Jerry Elmer, a Vietnam-era draft resister and a national leader in the peace movement, will present “Nonviolent Civil Disobedience: Lessons from a Draft Resister,” on Tuesday, April 9, as part of the Niagara University Vincentian Center for Justice Social Justice Speaker Series. The talk, which is co-sponsored by NU's PeaceAction NY and the Peace and Justice Studies Association, will center on Elmer’s efforts to promote peace, justice, and protection of the environment. It takes place at 4:30 p.m. in Bailo Hall Room 201 and will also be broadcast via zoom at:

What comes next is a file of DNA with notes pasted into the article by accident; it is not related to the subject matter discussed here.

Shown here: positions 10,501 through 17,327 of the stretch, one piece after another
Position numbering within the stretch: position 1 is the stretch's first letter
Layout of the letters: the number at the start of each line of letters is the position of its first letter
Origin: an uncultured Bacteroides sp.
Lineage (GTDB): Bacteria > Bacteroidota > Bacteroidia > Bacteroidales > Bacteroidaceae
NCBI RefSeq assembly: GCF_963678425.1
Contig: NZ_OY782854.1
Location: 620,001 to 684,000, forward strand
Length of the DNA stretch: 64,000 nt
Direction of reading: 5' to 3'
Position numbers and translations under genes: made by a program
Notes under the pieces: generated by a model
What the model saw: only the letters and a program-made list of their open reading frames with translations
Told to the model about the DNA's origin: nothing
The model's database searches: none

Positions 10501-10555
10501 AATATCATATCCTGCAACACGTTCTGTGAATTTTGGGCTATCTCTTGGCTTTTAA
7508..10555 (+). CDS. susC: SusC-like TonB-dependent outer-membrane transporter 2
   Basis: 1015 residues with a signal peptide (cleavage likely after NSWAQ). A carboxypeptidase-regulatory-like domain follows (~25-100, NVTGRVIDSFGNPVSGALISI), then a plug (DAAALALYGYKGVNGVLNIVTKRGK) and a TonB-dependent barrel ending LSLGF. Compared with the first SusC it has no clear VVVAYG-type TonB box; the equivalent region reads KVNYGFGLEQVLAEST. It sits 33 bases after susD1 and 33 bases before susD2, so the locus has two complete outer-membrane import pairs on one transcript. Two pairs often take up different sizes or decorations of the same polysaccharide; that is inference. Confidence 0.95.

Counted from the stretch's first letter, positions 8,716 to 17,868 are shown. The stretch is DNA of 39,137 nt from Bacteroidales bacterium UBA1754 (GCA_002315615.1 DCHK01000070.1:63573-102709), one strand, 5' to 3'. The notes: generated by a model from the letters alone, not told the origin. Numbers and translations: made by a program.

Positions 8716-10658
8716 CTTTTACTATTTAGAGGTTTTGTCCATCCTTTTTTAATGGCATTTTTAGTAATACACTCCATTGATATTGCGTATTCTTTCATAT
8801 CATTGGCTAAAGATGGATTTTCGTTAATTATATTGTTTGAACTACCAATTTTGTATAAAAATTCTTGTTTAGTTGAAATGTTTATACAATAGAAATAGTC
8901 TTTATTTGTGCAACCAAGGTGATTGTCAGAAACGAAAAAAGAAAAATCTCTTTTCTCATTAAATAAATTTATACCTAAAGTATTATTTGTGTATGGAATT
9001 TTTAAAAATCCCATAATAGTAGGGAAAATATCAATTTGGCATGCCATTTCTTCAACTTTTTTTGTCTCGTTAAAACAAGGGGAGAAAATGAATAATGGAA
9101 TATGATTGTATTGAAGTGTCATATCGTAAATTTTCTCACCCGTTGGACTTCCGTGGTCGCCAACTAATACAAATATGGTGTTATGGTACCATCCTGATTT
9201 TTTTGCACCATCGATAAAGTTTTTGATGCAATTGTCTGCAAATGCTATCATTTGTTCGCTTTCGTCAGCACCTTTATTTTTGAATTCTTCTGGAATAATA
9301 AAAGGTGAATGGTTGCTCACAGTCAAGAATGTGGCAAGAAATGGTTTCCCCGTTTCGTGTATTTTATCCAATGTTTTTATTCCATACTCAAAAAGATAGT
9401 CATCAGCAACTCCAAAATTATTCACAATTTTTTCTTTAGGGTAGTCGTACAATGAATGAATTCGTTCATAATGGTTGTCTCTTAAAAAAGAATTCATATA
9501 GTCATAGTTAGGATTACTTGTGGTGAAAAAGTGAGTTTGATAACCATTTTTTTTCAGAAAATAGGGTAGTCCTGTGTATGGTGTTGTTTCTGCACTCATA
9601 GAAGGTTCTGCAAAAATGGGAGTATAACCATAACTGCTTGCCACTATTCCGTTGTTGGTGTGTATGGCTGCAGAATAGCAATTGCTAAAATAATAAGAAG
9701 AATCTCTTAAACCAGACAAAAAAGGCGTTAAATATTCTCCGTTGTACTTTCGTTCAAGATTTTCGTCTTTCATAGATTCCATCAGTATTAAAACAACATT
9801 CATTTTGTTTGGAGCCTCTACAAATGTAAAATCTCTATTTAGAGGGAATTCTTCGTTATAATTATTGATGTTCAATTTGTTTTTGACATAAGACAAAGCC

Elmer is the only convicted felon to graduate with Harvard Law School’s class of 1990. He was involved in the public, nonviolent destruction of draft files at 14 draft boards in three cities, including Boston, Mass., Providence, R.I., and Rochester, N.Y. He described these raids in detail in his 2005 memoir, “Felon For Peace: The Memoir of a Vietnam-Era Draft Resister.”

Elmer’s newest book, “Conscription, Conscientious Objection, and Draft Resistance in American History,” is a definitive history of conscription in America and the first book to consider the entire temporal sweep of conscription from pre-Revolutionary War colonial militia drafts through the end of the Vietnam era.